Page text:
Is superannuation considered an asset in a separation?

Going through a divorce or separation can be difficult, especially if it’s with a long-term partner. Employing the services of a skilled family lawyer can help make the process easier, but it’s worth thinking carefully about exactly what’s going to happen to your assets when you separate. Some assets are easy to split. Things like jointly owned properties, family cars and joint bank accounts usually belong to both partners and will be split accordingly. However, things like superannuation are often overlooked. In this article we’ll have a quick look at how your super will be split in the event of a separation. Does it belong to you, or should you be prepared to share it? Will My Super Be Split When I Separate? One of the most common questions that we get asked is whether or not someone is going to have to share their superannuation savings with their former partner in the event of a divorce or separation. There isn’t a simple answer – it really depends on your situation. In some cases, super can be divided between two former partners, while in others it won’t be. There are four things that you can do or be forced to do, including:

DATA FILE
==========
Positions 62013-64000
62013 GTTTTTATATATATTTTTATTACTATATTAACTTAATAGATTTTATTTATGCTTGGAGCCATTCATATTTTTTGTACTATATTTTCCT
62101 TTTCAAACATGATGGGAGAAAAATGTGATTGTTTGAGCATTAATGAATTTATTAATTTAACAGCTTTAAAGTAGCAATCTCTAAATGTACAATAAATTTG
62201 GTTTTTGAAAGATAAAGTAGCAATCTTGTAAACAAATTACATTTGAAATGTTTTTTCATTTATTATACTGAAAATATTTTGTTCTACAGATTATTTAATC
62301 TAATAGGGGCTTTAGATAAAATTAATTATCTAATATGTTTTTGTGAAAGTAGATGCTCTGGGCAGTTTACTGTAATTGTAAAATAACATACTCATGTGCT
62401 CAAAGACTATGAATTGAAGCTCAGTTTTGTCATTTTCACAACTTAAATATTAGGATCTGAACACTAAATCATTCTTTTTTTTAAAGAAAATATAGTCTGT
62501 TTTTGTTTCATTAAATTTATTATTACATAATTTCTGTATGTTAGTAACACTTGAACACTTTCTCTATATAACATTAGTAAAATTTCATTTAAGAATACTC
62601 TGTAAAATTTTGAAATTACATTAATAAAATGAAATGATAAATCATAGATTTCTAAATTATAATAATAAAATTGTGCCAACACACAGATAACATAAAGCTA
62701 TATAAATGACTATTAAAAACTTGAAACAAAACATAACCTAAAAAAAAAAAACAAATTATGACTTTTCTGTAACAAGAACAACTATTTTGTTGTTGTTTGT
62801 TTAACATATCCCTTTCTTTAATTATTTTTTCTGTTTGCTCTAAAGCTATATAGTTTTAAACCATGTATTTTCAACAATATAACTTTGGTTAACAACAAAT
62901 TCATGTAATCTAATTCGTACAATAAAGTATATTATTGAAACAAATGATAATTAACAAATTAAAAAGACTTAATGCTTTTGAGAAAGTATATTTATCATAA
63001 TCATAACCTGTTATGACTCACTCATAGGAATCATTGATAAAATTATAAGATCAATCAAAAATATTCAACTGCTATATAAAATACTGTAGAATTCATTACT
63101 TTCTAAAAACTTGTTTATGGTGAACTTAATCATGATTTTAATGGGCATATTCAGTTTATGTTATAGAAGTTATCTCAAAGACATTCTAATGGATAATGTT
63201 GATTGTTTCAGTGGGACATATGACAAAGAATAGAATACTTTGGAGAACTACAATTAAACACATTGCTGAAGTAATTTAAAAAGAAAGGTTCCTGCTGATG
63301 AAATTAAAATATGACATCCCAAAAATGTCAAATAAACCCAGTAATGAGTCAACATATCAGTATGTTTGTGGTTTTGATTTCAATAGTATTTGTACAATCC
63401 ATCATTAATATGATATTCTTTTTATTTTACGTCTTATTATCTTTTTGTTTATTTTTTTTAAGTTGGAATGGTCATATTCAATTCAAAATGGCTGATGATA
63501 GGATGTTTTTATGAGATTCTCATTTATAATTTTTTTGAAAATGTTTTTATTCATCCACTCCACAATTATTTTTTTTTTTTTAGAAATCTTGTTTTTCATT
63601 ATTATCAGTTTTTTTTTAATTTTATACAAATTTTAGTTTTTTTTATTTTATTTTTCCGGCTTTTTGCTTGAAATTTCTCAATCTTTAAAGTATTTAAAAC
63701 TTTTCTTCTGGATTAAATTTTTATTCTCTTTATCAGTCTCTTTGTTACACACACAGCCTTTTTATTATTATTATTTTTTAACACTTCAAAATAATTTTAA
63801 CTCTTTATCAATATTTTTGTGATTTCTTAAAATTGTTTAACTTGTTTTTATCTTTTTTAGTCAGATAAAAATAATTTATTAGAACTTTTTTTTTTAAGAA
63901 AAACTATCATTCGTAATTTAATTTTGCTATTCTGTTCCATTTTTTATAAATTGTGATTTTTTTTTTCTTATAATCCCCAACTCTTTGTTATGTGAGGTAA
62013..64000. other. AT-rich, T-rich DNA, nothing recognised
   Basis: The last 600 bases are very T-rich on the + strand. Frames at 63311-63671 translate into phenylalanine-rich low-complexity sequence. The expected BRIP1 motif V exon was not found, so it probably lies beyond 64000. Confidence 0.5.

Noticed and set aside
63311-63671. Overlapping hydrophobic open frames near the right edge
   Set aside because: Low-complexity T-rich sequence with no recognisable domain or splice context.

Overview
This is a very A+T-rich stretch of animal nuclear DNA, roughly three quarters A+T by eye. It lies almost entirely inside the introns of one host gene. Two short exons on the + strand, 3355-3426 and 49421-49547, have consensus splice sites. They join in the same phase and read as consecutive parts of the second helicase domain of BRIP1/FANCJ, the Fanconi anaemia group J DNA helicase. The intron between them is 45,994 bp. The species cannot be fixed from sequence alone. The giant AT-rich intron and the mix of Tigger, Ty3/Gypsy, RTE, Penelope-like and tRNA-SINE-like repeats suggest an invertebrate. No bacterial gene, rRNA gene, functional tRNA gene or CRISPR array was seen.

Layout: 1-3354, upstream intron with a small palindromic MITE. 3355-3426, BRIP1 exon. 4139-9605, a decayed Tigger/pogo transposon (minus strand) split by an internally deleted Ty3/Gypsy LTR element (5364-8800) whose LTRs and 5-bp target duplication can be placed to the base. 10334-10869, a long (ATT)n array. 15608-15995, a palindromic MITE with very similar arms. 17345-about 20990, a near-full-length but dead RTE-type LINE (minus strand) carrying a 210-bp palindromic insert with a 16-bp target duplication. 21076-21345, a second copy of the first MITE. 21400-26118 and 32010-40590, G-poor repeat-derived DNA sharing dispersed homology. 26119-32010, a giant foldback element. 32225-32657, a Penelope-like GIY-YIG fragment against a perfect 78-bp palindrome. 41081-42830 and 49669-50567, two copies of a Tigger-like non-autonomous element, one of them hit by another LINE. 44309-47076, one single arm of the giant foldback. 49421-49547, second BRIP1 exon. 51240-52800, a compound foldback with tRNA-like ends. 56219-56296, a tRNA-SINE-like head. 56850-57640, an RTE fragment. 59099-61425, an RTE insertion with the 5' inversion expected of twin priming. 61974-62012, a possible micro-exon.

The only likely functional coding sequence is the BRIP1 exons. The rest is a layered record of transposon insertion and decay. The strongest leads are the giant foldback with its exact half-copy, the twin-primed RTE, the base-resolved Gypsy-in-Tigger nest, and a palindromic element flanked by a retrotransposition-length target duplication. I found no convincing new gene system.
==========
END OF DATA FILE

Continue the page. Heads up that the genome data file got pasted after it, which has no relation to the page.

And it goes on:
How do courts make child custody decisions?

If you’re going through a particularly difficult divorce then you might find it hard to agree on who should get custody of your children. Although it’s always in your best interest to come to a mutual agreement with your ex, this simply isn’t possible in some cases. If this happens, then you will need to go to court to work out who will get custody of your kids post separation. This is a worst case scenario, and if it comes to this you should always employ a family lawyer to help make sure that you get the best outcome possible. With this in mind, we’ve covered a few of the things that judges will look at when they’re making child custody decisions. When will child custody cases go to court? Usually we advise ex partners to try and discuss things in a friendly manner before attempting to take them to court. If this isn’t possible and one or both parents aren’t happy with the current arrangements, then they can apply to have their child custody case heard in front of a judge. Before this can happen you and your lawyer will need to gather an array of information and documents to help prove your case, otherwise you might not achieve the outcome that you want.